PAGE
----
Now, what is The Principle Of Dissimilarity? The Principle Of Dissimilarity says that if you find something about Jesus that can not be drawn from the Christian church that proceeded Him, then it’s very likely to be a historical fact.

So, Jesus referred to Himself as The Son Of Man. We’ve established this historically. Now, what did Jesus mean when he referred to Himself as the Son Of Man? Most scholars agree that Jesus was saying that He was the divine Son Of Man figure mentioned in Daniel’s Old Testament prophesy…in Daniel 7.

Daniel 7:13-14 says “In my vision at night I looked, and there before me was one like a son of man, coming with the clouds of heaven. He approached the Ancient of Days and was led into his presence. He was given authority, glory and sovereign power; all peoples, nations and men of every language worshiped him. His dominion is an everlasting dominion that will not pass away, and his kingdom is one that will never be destroyed.”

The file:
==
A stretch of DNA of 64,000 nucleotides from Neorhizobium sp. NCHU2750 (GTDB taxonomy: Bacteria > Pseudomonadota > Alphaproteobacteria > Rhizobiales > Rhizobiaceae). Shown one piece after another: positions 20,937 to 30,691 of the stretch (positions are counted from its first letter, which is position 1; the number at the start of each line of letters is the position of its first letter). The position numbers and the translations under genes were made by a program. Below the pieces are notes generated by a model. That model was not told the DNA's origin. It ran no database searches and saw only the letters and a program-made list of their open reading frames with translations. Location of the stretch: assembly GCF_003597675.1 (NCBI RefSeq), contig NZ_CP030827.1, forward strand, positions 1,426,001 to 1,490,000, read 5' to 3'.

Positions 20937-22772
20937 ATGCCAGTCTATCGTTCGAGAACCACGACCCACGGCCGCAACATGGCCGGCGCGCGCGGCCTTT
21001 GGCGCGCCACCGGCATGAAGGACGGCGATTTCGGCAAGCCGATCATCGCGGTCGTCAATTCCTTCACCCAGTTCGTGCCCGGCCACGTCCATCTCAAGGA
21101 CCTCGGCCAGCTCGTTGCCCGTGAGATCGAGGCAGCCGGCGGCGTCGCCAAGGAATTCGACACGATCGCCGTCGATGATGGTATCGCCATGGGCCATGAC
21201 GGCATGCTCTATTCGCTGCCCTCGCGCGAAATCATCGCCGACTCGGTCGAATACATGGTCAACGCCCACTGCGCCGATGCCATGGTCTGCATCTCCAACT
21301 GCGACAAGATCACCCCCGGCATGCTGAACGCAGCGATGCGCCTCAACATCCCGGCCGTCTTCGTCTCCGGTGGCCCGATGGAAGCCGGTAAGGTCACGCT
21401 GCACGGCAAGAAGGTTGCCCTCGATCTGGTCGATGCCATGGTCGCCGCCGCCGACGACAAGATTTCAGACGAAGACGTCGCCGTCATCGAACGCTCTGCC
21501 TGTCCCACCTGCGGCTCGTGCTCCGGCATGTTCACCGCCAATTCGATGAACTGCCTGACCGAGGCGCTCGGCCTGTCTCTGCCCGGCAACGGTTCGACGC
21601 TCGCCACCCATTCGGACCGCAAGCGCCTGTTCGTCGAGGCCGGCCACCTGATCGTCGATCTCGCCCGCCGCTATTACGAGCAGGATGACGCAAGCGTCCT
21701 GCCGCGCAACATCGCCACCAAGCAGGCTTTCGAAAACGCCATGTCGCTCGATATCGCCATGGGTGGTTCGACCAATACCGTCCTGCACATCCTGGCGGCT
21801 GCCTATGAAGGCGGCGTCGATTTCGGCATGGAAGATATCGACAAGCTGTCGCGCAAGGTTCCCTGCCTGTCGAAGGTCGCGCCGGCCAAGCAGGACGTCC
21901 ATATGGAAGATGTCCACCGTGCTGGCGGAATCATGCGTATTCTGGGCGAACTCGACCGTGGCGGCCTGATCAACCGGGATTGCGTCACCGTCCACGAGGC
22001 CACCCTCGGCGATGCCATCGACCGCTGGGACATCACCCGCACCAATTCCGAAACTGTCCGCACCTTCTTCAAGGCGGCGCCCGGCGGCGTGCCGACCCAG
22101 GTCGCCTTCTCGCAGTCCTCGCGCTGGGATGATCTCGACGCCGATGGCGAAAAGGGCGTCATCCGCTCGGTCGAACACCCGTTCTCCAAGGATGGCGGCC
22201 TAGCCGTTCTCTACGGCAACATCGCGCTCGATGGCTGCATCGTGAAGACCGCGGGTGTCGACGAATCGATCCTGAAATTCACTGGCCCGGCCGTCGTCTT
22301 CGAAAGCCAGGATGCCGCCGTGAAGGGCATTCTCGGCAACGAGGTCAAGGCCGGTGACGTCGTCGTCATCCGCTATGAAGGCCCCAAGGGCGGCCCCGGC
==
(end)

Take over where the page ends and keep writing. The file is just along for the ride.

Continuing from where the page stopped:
So, Jesus was saying that He was the same person mentioned in Daniel 7. What’s striking about this is how Daniel describes this Son Of Man figure. Daniel says that He is given authority, power, and sovereign power over all peoples and nations. Moreover, that people all over the world worship him. Daniel says that the Son Of Man is given an everlasting dominion, a dominion that will not pass away. This is a pretty exalted figure that Daniel is describing.